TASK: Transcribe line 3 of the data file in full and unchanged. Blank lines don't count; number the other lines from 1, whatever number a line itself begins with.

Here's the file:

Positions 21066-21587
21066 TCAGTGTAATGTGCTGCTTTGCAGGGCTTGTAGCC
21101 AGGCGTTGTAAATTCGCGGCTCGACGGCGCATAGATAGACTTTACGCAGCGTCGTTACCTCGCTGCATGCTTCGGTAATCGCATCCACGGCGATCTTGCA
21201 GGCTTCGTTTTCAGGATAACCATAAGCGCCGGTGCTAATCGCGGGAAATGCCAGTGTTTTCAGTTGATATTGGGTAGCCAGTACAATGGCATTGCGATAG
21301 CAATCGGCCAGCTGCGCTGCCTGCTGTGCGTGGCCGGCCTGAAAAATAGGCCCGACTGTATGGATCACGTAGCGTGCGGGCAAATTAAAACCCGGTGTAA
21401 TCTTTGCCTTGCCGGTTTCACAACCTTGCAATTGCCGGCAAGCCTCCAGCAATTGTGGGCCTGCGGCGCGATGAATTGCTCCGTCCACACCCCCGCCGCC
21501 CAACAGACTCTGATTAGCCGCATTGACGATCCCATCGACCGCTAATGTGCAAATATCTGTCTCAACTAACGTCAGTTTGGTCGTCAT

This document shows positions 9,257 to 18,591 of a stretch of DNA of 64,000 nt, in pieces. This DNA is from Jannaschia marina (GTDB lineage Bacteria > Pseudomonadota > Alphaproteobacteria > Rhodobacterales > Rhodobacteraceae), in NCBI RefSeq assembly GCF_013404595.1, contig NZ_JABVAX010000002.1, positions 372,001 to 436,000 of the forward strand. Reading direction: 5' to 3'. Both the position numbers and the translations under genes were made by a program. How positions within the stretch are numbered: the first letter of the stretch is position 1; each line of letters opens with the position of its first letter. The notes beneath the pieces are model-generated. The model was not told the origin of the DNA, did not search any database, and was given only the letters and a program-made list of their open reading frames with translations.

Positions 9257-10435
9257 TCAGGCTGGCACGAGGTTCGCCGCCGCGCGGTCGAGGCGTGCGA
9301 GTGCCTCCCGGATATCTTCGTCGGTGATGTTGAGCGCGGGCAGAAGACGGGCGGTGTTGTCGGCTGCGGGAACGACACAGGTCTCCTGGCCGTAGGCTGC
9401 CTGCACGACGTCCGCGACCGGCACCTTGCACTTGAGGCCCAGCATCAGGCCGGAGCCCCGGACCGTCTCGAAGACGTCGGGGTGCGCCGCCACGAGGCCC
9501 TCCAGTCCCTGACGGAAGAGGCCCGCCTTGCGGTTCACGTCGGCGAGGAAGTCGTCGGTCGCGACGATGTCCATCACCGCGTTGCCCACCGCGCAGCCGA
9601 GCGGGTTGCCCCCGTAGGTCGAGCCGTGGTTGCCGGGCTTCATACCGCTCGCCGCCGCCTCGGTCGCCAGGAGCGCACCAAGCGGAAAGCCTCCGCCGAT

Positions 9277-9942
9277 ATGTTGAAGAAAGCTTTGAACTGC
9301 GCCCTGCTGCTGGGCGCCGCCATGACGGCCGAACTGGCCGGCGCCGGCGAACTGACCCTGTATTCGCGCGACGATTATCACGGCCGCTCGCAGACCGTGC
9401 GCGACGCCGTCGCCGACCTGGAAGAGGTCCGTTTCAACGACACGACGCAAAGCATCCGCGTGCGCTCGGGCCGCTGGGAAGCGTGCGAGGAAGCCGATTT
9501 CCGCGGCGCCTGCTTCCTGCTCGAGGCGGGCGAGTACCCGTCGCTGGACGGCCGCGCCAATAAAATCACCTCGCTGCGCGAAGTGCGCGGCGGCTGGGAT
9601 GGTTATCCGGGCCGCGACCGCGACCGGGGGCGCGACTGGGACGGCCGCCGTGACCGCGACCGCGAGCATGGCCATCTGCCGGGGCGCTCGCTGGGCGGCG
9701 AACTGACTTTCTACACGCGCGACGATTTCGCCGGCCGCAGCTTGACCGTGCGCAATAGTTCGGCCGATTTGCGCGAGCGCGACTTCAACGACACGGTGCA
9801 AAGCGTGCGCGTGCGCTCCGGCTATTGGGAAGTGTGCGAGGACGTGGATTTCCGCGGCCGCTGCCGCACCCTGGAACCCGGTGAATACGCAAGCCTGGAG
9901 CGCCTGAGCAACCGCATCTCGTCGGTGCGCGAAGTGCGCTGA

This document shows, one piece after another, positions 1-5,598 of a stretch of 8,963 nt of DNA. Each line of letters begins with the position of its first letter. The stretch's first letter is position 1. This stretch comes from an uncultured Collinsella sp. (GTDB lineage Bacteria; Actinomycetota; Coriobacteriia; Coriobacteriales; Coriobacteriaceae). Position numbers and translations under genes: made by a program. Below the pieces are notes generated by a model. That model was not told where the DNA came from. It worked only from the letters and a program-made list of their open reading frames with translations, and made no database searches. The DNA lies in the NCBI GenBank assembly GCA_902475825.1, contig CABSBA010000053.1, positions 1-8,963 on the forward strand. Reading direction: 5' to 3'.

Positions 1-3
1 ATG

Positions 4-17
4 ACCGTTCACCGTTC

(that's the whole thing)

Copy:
21101 AGGCGTTGTAAATTCGCGGCTCGACGGCGCATAGATAGACTTTACGCAGCGTCGTTACCTCGCTGCATGCTTCGGTAATCGCATCCACGGCGATCTTGCA